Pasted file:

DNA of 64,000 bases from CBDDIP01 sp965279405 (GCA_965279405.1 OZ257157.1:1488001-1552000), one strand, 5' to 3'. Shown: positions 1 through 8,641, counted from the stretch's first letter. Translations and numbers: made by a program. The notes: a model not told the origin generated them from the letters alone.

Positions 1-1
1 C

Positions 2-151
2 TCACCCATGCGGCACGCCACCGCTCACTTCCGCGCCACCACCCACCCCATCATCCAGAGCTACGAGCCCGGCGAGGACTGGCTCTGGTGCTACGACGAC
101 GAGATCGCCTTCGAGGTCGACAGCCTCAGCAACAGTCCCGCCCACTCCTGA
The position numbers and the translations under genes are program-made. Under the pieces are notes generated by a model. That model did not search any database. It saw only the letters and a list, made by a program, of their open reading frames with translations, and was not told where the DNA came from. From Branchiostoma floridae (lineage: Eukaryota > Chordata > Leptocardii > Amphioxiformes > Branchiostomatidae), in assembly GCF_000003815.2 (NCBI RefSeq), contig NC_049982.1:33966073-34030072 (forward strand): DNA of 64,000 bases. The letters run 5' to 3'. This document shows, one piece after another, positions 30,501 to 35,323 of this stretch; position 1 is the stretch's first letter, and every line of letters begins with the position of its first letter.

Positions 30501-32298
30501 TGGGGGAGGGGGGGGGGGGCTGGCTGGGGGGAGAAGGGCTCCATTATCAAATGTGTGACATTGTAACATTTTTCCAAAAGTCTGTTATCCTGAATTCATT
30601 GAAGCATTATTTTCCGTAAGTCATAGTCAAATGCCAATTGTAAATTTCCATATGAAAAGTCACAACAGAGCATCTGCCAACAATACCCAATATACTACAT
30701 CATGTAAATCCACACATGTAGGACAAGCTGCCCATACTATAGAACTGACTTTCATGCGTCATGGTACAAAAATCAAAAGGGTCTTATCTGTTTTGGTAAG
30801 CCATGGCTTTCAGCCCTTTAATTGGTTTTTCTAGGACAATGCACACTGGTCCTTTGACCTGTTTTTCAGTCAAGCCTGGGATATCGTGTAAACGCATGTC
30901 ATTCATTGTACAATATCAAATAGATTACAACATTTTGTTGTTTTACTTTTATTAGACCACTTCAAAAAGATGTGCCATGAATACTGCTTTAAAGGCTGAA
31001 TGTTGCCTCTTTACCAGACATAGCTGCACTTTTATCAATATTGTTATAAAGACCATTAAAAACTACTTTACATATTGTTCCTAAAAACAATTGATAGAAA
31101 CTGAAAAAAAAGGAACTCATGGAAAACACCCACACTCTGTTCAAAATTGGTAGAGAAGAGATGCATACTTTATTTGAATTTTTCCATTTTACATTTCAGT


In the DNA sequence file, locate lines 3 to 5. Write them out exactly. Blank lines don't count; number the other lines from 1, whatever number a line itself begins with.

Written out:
1 C

Positions 2-151
2 TCACCCATGCGGCACGCCACCGCTCACTTCCGCGCCACCACCCACCCCATCATCCAGAGCTACGAGCCCGGCGAGGACTGGCTCTGGTGCTACGACGAC